Why do English bull terrier have long noses? The Ultimate Guide

Features of the Bull Terriers Nose

The Bull Terriers muzzle is lengthy, solid, and has a good scissor bite. The nose is bent upwards, curving away from the top of the head. At the tip, it gently turns downwards. This breed spots well-developed nostrils that help the dog breathe better during intense running.

Why do English bull terrier have long noses?

The Roman Nose is a nose with a high bridge, where the tip is pointing downwards. The black end of the nose is shaped like a mushroom sliced in half, with the nostrils curling firmly downwards and to the middle.

Some of the frequently asked questions on the internet about the Bull Terrier’s nose include:

Do Bull Terriers Have Lockjaw?

There is no evidence yet that shows that Bull Terriers can experience lockjaw. Bull terriers can be playful; if they catch something in their mouth, they may try not to let it go. Most people confuse this active act as lockjaw which it is not.

The dog standing in an extensive landscape was painted by Henry Crowther and features a dog named “Ch. Shure Thing.” “Shure Thing” was bred by Jimmy Thompson and co-owned by Thompson and Carleton Hinks, James Hinks’ grandson. He was born in 1927 and sired by one of the most-used stud dog of the day, “Ch. Dervish of Dore,” the result of a mother-to-son mating.

The change in head shape to an exaggerated Roman nose started at appear around the time of World War I, or soon afterward, as did the first appearance of colored dogs in the ring. While a change in head shape was accepted, it took some time for the colored dogs to become accepted.

In art towards the end of the 19th Century it is often difficult to differentiate between the Bull Terrier and White English, as the black-and-white drawing of a dog in profile standing by a closed door exemplifies. I’m leaning towards the Bull Terrier, but others may know better.

Eton-educated British politician and owner of a large country estate in the Midlands, Sewallis Evelyn Shirley is best known as the founder of the Kennel Club in 1873. He had his finger on the pulse of a number of dog breeds as they were emerging and being established in the middle and later years of the 19th Century. One of these breeds was the Bull Terrier that Hinks and others were establishing in nearby Birmingham on lines of fighting dogs, which at the time proliferated in the area.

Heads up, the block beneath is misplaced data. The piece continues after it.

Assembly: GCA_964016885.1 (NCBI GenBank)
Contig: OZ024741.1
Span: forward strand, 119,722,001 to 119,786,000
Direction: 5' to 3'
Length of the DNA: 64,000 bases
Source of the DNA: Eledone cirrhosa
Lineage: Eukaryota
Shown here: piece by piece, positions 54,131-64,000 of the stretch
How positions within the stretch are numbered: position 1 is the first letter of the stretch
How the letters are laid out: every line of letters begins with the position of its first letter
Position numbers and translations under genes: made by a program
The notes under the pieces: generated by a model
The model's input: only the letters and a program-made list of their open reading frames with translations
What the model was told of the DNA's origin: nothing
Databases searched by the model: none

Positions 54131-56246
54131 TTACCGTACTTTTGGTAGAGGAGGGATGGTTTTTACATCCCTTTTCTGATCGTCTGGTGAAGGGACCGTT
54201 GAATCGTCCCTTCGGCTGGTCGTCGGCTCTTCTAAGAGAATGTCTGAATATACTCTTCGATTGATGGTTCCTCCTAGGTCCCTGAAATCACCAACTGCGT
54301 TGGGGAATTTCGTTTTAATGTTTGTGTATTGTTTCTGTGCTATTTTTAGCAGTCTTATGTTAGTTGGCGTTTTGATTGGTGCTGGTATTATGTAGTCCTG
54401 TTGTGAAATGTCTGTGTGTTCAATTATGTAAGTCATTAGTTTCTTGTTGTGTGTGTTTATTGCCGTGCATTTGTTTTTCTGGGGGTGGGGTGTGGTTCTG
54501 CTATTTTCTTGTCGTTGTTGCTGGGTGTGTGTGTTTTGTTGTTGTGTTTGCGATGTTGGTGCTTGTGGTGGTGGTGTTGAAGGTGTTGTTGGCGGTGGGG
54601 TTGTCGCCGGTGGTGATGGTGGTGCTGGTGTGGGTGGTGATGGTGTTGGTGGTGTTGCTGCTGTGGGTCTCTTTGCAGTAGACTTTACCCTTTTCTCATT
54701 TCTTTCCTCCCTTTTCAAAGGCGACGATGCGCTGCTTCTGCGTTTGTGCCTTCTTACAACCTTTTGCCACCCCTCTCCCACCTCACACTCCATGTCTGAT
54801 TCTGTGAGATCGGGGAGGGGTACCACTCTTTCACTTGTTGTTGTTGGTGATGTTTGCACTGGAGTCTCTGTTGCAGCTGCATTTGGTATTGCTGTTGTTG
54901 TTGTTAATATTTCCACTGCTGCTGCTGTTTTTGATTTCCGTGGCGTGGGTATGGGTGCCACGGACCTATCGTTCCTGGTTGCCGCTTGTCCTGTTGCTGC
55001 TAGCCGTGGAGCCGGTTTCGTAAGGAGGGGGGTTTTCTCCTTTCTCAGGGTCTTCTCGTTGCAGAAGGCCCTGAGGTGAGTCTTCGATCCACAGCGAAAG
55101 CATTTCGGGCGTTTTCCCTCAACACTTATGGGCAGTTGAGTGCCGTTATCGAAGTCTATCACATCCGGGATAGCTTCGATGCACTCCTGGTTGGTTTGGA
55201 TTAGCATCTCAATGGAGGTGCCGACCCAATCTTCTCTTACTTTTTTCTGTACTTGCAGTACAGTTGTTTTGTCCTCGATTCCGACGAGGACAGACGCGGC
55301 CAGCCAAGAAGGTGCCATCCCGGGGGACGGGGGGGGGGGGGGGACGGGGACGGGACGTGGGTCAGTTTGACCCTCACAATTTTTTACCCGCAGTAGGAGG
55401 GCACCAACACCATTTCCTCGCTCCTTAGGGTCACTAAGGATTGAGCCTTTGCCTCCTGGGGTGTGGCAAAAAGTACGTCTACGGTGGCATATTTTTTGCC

George’s daughter, Maud, was to become the best known of the dynasty of Earl artists. She is considered by many to be the finest painter of purebred dogs ever, and her output of breeds knew no boundaries. The Whisky distillers James Buchanan & Co. Ltd. seized on the opportunity to commission her to complete a series of pictures to promote their brand, and the Bull Terrier and Scottish Terrier working along a riverbank is one such picture.

Why do bull terriers have an egg-shaped head?

Recipes aren’t just a bunch of ingredients. Even a culinary newbie knows that proportions and preparation play a huge role in determining whether your efforts will result in a lofty soufflé or a dense brownie.

The same philosophy applies to dogs – particularly in a breed’s formative years, when it is still, well, somewhat half-baked.

In the early 1800s, as the Victorian craze for purebred dogs began to percolate, breeders started crossing two very different kinds of dogs, both of which had interspecies antagonism as part of their job descriptions. The Bulldog, with his heavy bone, wide frame, and powerful, jutting jaw, was perfected for the blood sport of bull-baiting, which became illegal before the 19th Century was even half over. And various terriers had evolved over centuries across the British Isles to help exterminate vermin, whether twitch-nosed rats or squat-bodied badgers.

The cross-pollination of these two kinds of dogs resulted in what was called, logically, the bull and terrier. These crossbreeds, also termed half-and-halfs and half-breds, provided their breeders with the best of both worlds – the tenacity and gripping power of the Bulldog, and the gameness and agility of the terrier. When the public spectacles of bull- and bear-baiting were outlawed in the 1830s, blood sports went underground, into basements and alleyways, with the dogs pitted against each other rather than a lumbering, oversized foe.

Basically the hybrid of its day, the bull and terrier wasn’t a bona-fide breed. Rather, it was a rough outline, a starting point for several breeds, including the dogs that today we call “pitbulls.”

Another breed that descended from these rough-hewn crosses was the Bull Terrier, which was molded into a distinct breed by James Hinks of Birmingham, England.